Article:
MALAYSIA Tanah Tumpah Darahku


Saturday, December 31, 2022

Media council cannot stop spread of fake news


The 14th general election was held on May 9, 2018, allowing just 11 days for campaigning – officially. But the real campaign had started much earlier after news of the 1MDB scandal made headlines in local and international newspapers.

Politicians, especially those on the opposite side, used the scandal to discredit the then-prime minister Najib Abdul Razak and the BN.

Denial after denial of the contents of a report by the US Department of Justice did not help him as more “dirt” poured from international media organisations like the Wall Street Journal.

Against this backdrop, the Fake News Act was promulgated in October 2017 but it was only gazetted on April 11, 2018. However, it did not prevent more news of Najib’s involvement in 1MDB from emerging.

This law was revoked by the Pakatan Harapan government in October 2019 and gazetted on Jan 30 the following year – just days before the Sheraton move which saw the change of government.

Since then, whenever fake news is discussed, the buzzwords have been “press council” or “media council” as if they are the answer to all the woes that afflict the media industry.

Cybertroopers perpetuate fake news

Often, the UK is quoted but the disagreement between publishers and journalists has its own set of problems.

In the UK, the National Union of Journalists described the Independent Press Standards Organisation as a “pointless so-called regulator” and instead backed the Independent Monitor for the Press.

Yes, fake news is an issue in Malaysia but the perpetrators - most of the time - are not journalists, editors, newspapers or news portals but “trigger-happy” personalities, often referred to as cybertroopers who use social media as a platform for their activities.

Editors of news organisations go through and edit every article and commentary before they are published. If they are contentious, often the phrase used is “lawyer the story”, meaning let legal experts scrutinise it.

But there’s a qualifier – before GE14, there were one or two media organisations that went overboard to cushion the prime minister and his party from criticism. They went overboard to demonise the opposition leaders.

Efforts by aggrieved parties to correct the situation by sending letters to the editor were met with disdain and not entertained – they ended up in the bin and it was business as usual. They only learnt their lessons after their sales dropped and advertisement revenue dwindled.

Have there been any recent cases where media organisations have been cited for publishing fake news? None, but admittedly, there have been a few instances where corrections to erroneous reports have been made.

The lies that are spewed on social media cannot be “controlled” by any organisation except the long arm of the law.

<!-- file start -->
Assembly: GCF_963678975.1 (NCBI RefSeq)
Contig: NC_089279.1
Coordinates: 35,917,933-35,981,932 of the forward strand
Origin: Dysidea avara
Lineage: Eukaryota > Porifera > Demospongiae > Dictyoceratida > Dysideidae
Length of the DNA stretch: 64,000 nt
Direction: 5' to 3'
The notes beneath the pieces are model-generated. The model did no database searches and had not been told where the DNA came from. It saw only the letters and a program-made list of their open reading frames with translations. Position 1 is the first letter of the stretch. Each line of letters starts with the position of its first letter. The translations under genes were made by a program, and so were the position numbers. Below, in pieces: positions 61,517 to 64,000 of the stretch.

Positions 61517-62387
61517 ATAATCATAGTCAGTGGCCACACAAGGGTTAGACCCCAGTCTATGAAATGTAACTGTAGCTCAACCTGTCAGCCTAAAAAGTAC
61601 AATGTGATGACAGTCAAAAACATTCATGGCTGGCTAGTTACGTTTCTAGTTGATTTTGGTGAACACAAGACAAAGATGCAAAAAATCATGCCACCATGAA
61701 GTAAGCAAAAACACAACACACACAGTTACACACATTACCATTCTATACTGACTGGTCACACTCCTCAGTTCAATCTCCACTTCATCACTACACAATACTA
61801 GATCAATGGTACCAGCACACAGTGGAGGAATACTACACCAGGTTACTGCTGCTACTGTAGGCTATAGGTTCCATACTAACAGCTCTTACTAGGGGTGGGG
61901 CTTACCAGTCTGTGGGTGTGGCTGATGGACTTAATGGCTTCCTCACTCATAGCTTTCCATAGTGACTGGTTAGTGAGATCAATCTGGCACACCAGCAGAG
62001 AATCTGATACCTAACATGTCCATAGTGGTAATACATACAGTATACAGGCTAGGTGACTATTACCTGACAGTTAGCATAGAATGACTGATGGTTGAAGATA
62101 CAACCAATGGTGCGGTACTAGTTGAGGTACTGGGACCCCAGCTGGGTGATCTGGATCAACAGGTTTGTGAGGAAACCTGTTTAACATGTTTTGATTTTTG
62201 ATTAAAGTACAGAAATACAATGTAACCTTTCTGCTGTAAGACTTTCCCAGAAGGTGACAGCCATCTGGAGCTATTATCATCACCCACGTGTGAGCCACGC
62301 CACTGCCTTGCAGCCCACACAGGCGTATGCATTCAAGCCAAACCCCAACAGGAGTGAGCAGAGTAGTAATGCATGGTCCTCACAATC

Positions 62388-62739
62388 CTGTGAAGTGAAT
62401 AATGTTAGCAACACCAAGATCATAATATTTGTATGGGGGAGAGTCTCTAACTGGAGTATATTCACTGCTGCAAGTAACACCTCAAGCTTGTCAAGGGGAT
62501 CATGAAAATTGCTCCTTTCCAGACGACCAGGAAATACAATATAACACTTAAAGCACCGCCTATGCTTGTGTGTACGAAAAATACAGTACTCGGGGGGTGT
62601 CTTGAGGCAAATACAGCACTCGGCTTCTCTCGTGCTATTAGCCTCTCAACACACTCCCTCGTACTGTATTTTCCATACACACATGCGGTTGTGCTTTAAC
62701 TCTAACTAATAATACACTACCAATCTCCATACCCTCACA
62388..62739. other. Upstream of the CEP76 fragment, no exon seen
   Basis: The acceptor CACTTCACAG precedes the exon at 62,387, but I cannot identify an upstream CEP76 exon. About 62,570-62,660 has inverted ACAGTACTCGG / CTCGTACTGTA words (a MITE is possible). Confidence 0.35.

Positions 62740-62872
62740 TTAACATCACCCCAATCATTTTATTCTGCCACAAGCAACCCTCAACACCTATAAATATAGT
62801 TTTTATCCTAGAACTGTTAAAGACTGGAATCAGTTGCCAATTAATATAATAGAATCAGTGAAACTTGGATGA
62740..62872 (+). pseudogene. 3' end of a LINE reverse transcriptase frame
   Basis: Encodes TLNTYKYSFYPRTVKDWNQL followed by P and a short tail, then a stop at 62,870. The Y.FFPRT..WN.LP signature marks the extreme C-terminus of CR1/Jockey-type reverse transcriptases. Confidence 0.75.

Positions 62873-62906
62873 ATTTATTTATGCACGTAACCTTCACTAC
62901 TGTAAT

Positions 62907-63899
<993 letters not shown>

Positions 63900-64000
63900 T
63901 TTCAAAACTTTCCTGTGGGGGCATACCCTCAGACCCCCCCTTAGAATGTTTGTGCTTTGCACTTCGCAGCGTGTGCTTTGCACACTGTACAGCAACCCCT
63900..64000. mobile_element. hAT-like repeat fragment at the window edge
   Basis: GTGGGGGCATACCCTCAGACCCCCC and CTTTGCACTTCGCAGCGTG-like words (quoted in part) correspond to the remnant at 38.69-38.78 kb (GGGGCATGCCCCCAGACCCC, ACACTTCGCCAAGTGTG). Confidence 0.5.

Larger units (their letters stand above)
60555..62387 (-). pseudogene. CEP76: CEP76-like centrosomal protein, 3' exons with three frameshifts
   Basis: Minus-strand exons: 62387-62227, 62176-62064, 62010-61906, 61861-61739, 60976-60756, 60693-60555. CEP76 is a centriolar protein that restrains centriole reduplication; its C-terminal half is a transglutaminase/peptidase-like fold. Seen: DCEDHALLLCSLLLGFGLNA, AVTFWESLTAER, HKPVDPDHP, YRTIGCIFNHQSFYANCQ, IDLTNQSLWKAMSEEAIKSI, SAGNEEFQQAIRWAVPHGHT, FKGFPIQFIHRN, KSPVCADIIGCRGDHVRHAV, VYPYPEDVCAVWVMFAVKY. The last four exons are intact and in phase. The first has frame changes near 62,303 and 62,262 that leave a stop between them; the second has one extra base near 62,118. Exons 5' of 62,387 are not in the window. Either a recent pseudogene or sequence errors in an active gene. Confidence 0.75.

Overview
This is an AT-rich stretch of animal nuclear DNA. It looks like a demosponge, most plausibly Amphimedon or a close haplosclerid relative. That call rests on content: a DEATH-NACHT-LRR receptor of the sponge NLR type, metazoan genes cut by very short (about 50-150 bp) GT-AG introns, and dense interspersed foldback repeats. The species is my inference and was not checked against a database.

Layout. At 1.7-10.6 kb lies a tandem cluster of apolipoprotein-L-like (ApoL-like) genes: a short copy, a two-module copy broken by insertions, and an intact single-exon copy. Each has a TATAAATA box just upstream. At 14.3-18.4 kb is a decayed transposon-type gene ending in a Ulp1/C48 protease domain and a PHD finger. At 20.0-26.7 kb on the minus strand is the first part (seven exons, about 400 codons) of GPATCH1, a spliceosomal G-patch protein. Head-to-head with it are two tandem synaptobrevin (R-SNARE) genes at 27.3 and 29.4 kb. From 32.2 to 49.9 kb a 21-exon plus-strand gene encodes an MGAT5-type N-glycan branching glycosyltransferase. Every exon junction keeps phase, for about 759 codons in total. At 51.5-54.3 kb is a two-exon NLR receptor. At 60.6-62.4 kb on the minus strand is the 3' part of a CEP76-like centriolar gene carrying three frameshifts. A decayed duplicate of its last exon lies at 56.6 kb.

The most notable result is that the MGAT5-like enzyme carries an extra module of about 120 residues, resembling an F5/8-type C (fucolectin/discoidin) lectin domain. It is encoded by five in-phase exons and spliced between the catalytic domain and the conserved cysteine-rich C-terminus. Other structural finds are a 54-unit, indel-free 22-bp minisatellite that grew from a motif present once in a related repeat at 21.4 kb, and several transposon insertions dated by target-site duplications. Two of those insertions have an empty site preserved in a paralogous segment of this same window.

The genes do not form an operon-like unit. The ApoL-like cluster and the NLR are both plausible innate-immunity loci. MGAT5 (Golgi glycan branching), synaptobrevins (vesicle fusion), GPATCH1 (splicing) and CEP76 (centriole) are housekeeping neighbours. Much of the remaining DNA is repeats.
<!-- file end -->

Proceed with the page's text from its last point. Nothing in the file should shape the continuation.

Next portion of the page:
As a matter of fact, the authorities have used the Penal Code and the Malaysian Communications and Multimedia Commission (MCMC) Act to penalise offenders.

Under these circumstances, do we need a press council? If indeed there is one, will it be able to stem the flow of fake news on social media? Will they have the power to compel platforms like Facebook, TikTok and Twitter to prevent postings of offensive and often false information?

Fake news, former Bernama chairperson Azman Ujang said, is a big issue as today anyone with access to social media can be a writer.

“This situation is different from media companies which have their own screening. So, this is what we call a big 'setback' in today's media landscape,” he was quoted as saying.

One cannot disagree with him but his espousal that a media council is timely to curb the spread of fake news is a fallacy.

In the Malaysian context, it is fake news that is a problem because it is closely associated with politics – not false information.

Many Malaysians get news from social media sites and networks and often it can be difficult to tell whether stories are credible or not.

Information overload and a general lack of understanding about how the internet works by people have also contributed to an increase in fake news.

But a media council can do little to stop news from appearing on social media platforms except by legislation like in Singapore, as I previously mentioned here.

I previously noted: “It (media council) should be the body with the responsibility for responding to complaints about published material, other than advertisements in newspapers, magazines and digital sites.

“The council will not cure all the ills facing the media industry. It must also be emphasised that the law will have to take its course if and when there are breaches of any statute.”

Last week, veteran newsperson Johan Jaaffar had a different perception suggesting the creation of a commission or a similar organisation that would allow the public to lodge complaints about news reports so that the balance in (news reports) can be maintained as best as possible.

“The idea is not to monitor or make life difficult for reporters but we are doing a favour for our profession by allowing people to complain (with valid proof) and we learn from that as an experience,” he was reported as saying.

So, the government should push for a media council not as a tool to put an end to fake news. That would be delusional but I would certainly support Johan’s suggestion and such setting up a commission that ought to be headed by a retired judge. - Mkini

R NADESWARAN is a veteran journalist who writes on bread-and-butter issues. Comments: citizen.nades22@gmail.com

The views expressed here are those of the author/contributor and do not necessarily represent the views of MMKtT.

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